Hathaway Chairman Warren Buffett on Saturday put fresh money behind Activision and Chevron and doled out sharp criticism against speculation in the market.

Speaking at Berkshire Hathaway’s first in-person annual meeting since 2019, Buffett went so far as to say the market’s turned into a “gambling parlor.”

The Oracle of Omaha also commented on inflation, building on prior remarks he has made. Buffett had previously said that inflation “swindles” equity investors, but noted Saturday that it “swindles the bond investor, too. It swindles the person who keeps their cash under their mattress. It swindles almost everybody.”

Buffett and his longtime partner, Vice Chairman Charlie Munger, fielded shareholder questions on a broad range of issues for hours.

Buffett also said that Berkshire had been increasing its stake in Activision Blizzard as part of a merger arbitrage bet that Microsoft’s proposed deal to buy the video game company will close. Additionally, Berkshire revealed it had ramped up its stock bets by more than $51 billion during the first quarter amid the broader market’s downturn.

Munger, meanwhile, blasted stock trading app Robinhood.

“It’s so easy to overdo a good idea. … Look what happened to Robinhood from its peak to its trough. Wasn’t that pretty obvious that something like that was going to happen?” Munger said.

Buffett also stressed the importance of cash as “new forms of money” like bitcoin pop up.

“The United States government affects that this became exchangeable for lawful money in the United States,” Buffett said, displaying an image of an old $20 bill. “That’s what money is.”

Check out CNBC’s full recap below for more from the two investing legends.


Berkshire’s business meeting concludes with shareholder votes

Berkshire’s formal business meeting followed nearly five hours of Q&A with Warren Buffett and Charlie Munger. Shareholders voted on a number of proposals at the meeting.

The proposal that garnered most attention was from the non-profit National Legal and Policy Center. It calls for the company to strip Buffett of his chairman role. Shareholders voted down the proposal backed by CALPERS, the largest U.S. public pension fund.

Brunel Pension requested the board of Berkshire to publish an annual assessment addressing how the company manages physical and transitional climate-related risks. The number of votes against the motion outnumbered the ones for it.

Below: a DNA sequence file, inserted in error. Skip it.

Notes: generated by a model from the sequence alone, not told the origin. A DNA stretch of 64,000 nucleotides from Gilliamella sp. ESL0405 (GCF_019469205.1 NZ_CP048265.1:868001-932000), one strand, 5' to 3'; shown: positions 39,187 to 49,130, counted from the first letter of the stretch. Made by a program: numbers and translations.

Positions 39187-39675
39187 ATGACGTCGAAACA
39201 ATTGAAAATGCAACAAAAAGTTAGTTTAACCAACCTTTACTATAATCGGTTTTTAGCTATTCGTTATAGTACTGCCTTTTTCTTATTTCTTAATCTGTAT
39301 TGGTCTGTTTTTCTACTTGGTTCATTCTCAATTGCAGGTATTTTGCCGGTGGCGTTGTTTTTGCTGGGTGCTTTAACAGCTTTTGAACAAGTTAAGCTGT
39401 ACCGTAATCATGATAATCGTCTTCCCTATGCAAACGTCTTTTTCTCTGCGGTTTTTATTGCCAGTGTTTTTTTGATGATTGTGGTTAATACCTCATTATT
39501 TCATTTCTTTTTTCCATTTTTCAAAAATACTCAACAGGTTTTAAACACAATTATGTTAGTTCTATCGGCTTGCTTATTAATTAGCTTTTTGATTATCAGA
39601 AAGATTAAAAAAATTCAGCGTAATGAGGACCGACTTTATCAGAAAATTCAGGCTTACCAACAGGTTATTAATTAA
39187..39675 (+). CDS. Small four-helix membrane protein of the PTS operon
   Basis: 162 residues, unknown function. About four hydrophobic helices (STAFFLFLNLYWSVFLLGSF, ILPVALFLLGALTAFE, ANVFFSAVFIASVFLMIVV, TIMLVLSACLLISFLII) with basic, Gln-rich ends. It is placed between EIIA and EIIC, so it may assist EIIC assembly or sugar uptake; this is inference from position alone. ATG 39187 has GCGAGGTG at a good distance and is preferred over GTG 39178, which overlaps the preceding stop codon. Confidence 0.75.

One shareholder also took issue with Berkshire’s climate change initiative. The proposal called for Berkshire to issue a report addressing if and how it intends to measure, disclose, and reduce the GHG emissions associated in alignment with the Paris Agreement’s 1.5°C goal, requiring net zero emissions. Shareholders voted it down.

The last proposal asked Berkshire to report to shareholders on the outcomes of their diversity, equity and inclusion efforts by publishing quantitative data on workforce composition and recruitment, retention, and promotion rates of employees by gender, race, and ethnicity. The motion also failed.

“If you said… for a 1% interest in all the farmland in the United States, pay our group $25 billion, I’ll write you a check this afternoon,” Buffett said. ”[For] $25 billion I now own 1% of the farmland. [If] you offer me 1% of all the apartment houses in the country and you want another $25 billion, I’ll write you a check, it’s very simple. Now if you told me you own all of the bitcoin in the world and you offered it to me for $25 I wouldn’t take it because what would I do with it? I’d have to sell it back to you one way or another. It isn’t going to do anything. The apartments are going to produce rent and the farms are going to produce food.”

Investors for years have been puzzled over how to value bitcoin in part because of its potential to serve different functions. In Western markets it has been established as an investment asset, particularly in the past year as rates and inflation have been on the rise. In other markets, people still see enormous potential for its use as digital cash.

“Assets, to have value, have to deliver something to somebody. And there’s only one currency that’s accepted. You can come up with all kinds of things — we can put up Berkshire coins… but in the end, this is money,” he said, holding up a $20 bill. “And there’s no reason in the world why the United States government… is going to let Berkshire money replace theirs.”

Both Buffett and Charlie Munger have made hostile comments toward bitcoin in the past. Most famously, Buffett said bitcoin is “probably rat poison squared.” Munger doubled down on that sentiment Saturday.

“In my life, I try and avoid things that are stupid and evil and make me look bad in comparison to somebody else – and bitcoin does all three,” Munger said. “In the first place, it’s stupid because it’s still likely to go to zero. It’s evil because it undermines the Federal Reserve System… and third, it makes us look foolish compared to the Communist leader in China. He was smart enough to ban bitcoin in China.”

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